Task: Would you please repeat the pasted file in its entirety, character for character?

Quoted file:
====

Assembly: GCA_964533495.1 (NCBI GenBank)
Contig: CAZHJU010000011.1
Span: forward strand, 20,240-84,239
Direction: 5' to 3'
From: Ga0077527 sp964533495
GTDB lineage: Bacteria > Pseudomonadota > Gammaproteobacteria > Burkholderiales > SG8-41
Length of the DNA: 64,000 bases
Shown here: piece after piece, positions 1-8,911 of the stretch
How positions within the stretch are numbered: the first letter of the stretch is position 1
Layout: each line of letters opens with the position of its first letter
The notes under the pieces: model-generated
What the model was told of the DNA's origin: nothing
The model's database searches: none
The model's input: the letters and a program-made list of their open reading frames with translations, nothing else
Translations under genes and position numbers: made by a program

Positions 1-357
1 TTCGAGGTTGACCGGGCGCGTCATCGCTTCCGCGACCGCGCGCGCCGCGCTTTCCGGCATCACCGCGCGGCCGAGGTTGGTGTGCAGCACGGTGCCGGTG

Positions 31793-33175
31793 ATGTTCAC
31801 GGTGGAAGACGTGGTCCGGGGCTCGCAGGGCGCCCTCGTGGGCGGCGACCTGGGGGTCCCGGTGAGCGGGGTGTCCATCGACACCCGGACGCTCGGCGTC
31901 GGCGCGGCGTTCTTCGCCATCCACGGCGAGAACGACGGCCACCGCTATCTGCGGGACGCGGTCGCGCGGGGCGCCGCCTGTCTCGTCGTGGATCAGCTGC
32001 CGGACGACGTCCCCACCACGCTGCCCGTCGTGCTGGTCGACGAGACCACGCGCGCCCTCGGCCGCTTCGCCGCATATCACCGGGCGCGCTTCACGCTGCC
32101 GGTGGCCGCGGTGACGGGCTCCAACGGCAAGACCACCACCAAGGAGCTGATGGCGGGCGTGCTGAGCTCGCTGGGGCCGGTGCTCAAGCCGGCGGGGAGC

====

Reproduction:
Assembly: GCA_964533495.1 (NCBI GenBank)
Contig: CAZHJU010000011.1
Span: forward strand, 20,240-84,239
Direction: 5' to 3'
From: Ga0077527 sp964533495
GTDB lineage: Bacteria > Pseudomonadota > Gammaproteobacteria > Burkholderiales > SG8-41
Length of the DNA: 64,000 bases
Shown here: piece after piece, positions 1-8,911 of the stretch
How positions within the stretch are numbered: the first letter of the stretch is position 1
Layout: each line of letters opens with the position of its first letter
The notes under the pieces: model-generated
What the model was told of the DNA's origin: nothing
The model's database searches: none
The model's input: the letters and a program-made list of their open reading frames with translations, nothing else
Translations under genes and position numbers: made by a program

Positions 1-357
1 TTCGAGGTTGACCGGGCGCGTCATCGCTTCCGCGACCGCGCGCGCCGCGCTTTCCGGCATCACCGCGCGGCCGAGGTTGGTGTGCAGCACGGTGCCGGTG

Positions 31793-33175
31793 ATGTTCAC
31801 GGTGGAAGACGTGGTCCGGGGCTCGCAGGGCGCCCTCGTGGGCGGCGACCTGGGGGTCCCGGTGAGCGGGGTGTCCATCGACACCCGGACGCTCGGCGTC
31901 GGCGCGGCGTTCTTCGCCATCCACGGCGAGAACGACGGCCACCGCTATCTGCGGGACGCGGTCGCGCGGGGCGCCGCCTGTCTCGTCGTGGATCAGCTGC
32001 CGGACGACGTCCCCACCACGCTGCCCGTCGTGCTGGTCGACGAGACCACGCGCGCCCTCGGCCGCTTCGCCGCATATCACCGGGCGCGCTTCACGCTGCC
32101 GGTGGCCGCGGTGACGGGCTCCAACGGCAAGACCACCACCAAGGAGCTGATGGCGGGCGTGCTGAGCTCGCTGGGGCCGGTGCTCAAGCCGGCGGGGAGC